New agonies stabbed up through his legs as he rose, scuffing ice from his face and warning the babbling magician to be quiet. Black homespun wreathed the approaching creature like the shrouds enrobing the dead of the general’s own tribe, filling him with a pious dread that almost overcame him. From his tattered cloak of felt the shaman drew a bird-bone rattle and began to shake it at the visitant with a hand browned by a forgotten sun. Without preamble or introduction, it ceased its advance and addressed them, speaking in the magician's own tongue, the narrow stripe of skin between the windings of its veil so kindred to the snow that its gaze appeared to float amid the storm itself. The shaman stuttered an imperfect version of the creature’s address.
“This shaitan will lead us over the pass. For this kindness, it will accept all of the gold that your chieftain has given you to...” He turned to his companion, clutching his rattle. At last beholding a member of the race he had been commissioned to destroy, the general took a measure of its form, from where its feet stood bare upon the snow to its golden eyes, seeing nothing he could recognize, not honour nor loathing, compassion or impelling greed.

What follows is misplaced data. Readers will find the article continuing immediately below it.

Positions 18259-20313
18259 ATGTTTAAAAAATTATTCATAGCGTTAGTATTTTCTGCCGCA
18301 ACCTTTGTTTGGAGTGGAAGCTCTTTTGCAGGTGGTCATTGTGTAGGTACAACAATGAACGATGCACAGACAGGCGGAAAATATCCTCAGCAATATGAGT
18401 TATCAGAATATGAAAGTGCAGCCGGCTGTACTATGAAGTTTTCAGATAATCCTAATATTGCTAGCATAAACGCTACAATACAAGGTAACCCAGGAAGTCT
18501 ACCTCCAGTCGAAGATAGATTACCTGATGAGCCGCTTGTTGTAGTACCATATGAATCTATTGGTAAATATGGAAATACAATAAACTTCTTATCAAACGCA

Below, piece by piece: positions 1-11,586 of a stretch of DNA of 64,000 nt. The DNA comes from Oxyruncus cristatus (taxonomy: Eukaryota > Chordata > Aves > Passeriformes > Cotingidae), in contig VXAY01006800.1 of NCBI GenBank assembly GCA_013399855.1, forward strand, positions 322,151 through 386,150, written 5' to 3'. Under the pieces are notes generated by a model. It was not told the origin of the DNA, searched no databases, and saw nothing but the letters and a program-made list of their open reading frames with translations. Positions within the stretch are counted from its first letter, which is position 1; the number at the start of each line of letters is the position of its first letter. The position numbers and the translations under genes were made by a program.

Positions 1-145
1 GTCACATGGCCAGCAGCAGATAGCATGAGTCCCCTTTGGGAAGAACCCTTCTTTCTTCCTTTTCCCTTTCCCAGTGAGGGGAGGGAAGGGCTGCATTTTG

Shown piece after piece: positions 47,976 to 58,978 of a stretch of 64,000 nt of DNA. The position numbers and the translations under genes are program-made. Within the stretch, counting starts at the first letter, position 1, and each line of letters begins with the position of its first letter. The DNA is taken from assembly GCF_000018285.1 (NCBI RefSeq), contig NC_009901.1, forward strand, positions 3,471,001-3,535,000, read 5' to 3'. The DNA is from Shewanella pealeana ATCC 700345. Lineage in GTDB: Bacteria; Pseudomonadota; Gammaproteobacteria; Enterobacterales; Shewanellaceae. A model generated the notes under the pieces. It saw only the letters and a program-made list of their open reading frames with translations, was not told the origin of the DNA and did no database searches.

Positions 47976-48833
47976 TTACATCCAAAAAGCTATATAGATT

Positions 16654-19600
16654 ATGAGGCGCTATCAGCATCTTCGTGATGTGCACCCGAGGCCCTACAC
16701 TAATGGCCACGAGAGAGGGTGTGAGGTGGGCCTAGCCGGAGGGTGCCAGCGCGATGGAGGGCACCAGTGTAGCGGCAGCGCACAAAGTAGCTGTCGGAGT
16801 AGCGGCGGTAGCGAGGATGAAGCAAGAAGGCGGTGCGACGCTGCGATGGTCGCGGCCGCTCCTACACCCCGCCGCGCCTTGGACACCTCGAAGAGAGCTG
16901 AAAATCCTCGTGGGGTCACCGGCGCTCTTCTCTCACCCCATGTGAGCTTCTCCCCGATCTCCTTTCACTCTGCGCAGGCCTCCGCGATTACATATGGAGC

“I did not march from the Blue Lake to be murdered like an old woman.” he muttered. The creature received the news phlegmatically and gave a swift reply.
“The shaitan says that it will go back onto the mountain, and wait... wait... until we are all dead, then it will take the gold!” the shaman cried. Behind them those soldiers still sensible began to struggle to their feet, clutching their blankets and crying out in support of the shaman. Their leader pulled his hide about him and lowered his short frame to the ground.
“Look at this beast for yourselves and ask what use it has for gold. It does not come down from the Tien Shan to hunt coins. I am old, the snow will take my legs, and I will not waste my last breath haggling with demons. This shaitan will have nothing from me.” The figure in question recognized the unblenching finality of the general’s judgement and turned from their party, heading back toward the west.